BEIRUT: As part of his efforts to bolster the Lebanese Army’s ability to battle terrorism, former Prime Minister Saad Hariri has revived a 2010 arms grant from Moscow that would provide the military with helicopters and tanks, political sources said Monday.
Hariri has contacted a number of Russian officials over the past two weeks, resulting in the reactivation of a military grant agreement he had signed during his official visit to Moscow as prime minister of Lebanon in November 2010, the sources told The Daily Star.
Under the grant agreement, Moscow would provide the Lebanese Army with six helicopters and 77 tanks, as well as 1 million bullets and 37,000 shells of various calibers, the sources said.
Hariri announced last month a $1 billion Saudi grant to help the Lebanese Army and security forces in their battle against terrorism, following five days of ferocious fighting between the military and Al-Qaeda-linked militants in the northeastern town of Arsal.
The $1 billion comes on top of another $3 billion grant to be used to buy weapons for the Lebanese Army from France, which was announced by Saudi King Abdullah last December.
The head of the Future Movement, who returned to Lebanon last month after more than three years abroad for security reasons, had held talks with Prime Minister Tammam Salam and Army commander Gen. Jean Kahwagi aimed at implementing the $1 billion Saudi grant to meet the needs of the Army and security forces in carrying out their tasks in fighting terrorism.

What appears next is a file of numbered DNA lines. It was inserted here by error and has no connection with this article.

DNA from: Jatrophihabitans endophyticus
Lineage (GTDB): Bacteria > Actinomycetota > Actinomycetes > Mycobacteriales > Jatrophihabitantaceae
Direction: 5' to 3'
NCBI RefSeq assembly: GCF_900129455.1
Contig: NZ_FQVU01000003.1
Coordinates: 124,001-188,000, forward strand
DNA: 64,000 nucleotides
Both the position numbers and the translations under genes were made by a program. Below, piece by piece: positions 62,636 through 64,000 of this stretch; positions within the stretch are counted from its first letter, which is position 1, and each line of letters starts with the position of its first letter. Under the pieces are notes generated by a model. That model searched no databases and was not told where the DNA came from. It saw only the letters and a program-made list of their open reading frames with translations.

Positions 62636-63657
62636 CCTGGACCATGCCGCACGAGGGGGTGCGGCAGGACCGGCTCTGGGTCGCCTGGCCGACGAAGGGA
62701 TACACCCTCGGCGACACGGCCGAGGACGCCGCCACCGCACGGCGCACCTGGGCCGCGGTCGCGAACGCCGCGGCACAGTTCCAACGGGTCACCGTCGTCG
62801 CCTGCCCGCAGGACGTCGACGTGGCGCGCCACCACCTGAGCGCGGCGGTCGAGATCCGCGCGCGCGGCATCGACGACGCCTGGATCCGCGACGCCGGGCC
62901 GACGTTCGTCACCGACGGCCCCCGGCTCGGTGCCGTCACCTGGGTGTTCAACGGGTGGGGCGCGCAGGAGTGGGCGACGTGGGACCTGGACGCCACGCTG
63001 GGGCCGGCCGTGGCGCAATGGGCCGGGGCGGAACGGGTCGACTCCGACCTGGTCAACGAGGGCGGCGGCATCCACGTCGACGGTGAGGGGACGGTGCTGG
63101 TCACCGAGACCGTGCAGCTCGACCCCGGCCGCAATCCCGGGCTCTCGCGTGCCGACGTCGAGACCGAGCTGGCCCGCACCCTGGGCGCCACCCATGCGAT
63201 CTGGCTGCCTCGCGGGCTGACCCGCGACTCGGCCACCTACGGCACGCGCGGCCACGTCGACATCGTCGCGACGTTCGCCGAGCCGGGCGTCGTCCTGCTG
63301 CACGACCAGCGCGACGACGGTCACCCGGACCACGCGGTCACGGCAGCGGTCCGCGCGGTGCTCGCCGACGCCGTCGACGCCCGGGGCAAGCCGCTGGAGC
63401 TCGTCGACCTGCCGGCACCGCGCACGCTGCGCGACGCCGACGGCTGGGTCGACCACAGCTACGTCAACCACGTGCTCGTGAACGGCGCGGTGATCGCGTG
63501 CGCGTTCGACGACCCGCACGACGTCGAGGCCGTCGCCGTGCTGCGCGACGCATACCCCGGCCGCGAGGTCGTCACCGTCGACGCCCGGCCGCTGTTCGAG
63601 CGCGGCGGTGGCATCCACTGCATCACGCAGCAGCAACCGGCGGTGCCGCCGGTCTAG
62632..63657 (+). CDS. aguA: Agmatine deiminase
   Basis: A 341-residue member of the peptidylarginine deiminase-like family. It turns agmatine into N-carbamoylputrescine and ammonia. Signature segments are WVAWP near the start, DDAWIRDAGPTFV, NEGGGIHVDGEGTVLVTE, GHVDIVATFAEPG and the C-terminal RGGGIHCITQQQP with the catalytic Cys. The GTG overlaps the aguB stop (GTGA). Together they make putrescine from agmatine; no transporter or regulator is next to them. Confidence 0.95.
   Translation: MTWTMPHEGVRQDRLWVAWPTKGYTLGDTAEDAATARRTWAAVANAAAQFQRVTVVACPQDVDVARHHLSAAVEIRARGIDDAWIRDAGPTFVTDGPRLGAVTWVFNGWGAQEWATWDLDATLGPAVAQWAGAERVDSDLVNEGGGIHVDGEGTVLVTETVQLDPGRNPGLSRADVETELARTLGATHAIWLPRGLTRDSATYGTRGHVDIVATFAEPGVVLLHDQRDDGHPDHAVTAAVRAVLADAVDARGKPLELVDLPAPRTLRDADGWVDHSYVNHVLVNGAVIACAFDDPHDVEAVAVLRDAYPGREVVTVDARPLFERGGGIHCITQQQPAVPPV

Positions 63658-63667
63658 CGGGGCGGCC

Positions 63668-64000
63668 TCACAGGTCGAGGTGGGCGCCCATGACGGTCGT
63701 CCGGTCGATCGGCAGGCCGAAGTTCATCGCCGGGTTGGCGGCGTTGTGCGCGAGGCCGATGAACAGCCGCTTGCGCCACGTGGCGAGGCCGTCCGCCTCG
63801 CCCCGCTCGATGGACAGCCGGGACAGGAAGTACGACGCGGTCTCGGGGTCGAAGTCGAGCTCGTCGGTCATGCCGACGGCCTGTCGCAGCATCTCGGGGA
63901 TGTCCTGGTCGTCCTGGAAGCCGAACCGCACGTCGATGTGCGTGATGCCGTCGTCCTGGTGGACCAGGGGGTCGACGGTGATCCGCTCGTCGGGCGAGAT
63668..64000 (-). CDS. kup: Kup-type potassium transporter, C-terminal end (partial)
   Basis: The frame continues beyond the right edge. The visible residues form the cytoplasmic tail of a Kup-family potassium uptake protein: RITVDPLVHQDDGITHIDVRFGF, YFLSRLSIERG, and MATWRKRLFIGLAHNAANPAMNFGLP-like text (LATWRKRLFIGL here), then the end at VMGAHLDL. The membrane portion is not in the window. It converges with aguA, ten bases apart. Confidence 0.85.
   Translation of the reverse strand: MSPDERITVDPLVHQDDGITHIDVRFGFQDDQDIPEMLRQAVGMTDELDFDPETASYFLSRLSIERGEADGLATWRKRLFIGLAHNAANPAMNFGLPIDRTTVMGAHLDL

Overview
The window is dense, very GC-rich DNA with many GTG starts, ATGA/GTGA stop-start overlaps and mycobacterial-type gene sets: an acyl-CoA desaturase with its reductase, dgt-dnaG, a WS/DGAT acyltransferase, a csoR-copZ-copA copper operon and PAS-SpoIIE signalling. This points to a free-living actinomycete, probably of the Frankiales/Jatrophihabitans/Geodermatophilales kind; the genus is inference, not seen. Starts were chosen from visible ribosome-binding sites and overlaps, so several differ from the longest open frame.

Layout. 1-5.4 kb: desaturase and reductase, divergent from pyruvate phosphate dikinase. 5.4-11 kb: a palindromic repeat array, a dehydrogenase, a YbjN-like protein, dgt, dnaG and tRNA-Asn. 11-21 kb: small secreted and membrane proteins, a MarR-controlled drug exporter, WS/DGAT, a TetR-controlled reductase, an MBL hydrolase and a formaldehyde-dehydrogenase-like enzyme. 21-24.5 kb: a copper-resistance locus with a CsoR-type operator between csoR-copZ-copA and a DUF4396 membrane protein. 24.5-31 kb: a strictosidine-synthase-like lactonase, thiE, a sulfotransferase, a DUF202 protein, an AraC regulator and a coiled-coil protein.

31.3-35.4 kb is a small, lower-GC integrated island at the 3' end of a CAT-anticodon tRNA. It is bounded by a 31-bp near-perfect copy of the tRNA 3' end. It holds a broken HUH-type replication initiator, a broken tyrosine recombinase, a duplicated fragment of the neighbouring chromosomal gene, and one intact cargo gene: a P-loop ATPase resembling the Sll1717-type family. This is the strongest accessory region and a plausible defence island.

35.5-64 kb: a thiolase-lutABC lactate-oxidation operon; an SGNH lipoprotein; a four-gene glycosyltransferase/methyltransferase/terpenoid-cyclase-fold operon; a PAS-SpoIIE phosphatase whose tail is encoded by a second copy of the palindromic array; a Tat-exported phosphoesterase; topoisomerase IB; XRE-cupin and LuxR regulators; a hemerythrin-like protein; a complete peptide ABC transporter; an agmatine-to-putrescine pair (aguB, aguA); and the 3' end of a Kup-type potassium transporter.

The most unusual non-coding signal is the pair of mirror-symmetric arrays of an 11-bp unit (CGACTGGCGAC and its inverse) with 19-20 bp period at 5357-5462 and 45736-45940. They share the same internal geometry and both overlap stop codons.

Now that Hariri has cleared the deck for reviving the Russian military grant, the Lebanese Defense Ministry is working to form a delegation that might be headed by Kahwagi to visit Moscow for talks on outlining technical issues related to the grant, the sources said. They added that Kahwagi has met with the Russian Ambassador to Lebanon Alexander Zasypkin to prepare for the visit.
Russia, greatly concerned about the threat of terrorism sweeping over the region, is determined to extend military assistance to the Lebanese Army and political support for authorities to help them confront threats posed to the country’s security and stability by Al-Qaeda-linked groups, the sources said.
Russia’s stance had been relayed to Lebanese officials who visited Moscow recently, particularly Foreign Minister Gebran Bassil.
During his visit to Moscow more than two months ago, Bassil was told by his Russian counterpart Sergey Lavrov that Russia was ready to extend all support to the Lebanese Army and implement the grant, the sources said.
Interior Minister Nouhad Machnouk also plans to visit Moscow between Sept. 18 and 22 for talks with his Russian counterpart and other security officials on the possible purchase, using money from the $1 billion Saudi grant, of arms and equipment for the security agencies and directorates that fall under the Interior Ministry’s authority, the sources added.
According to the sources, Machnouk, who has described the security situation in Arsal as “a time bomb ready to explode anytime,” will also explore the possibility of acquiring an additional Russian grant.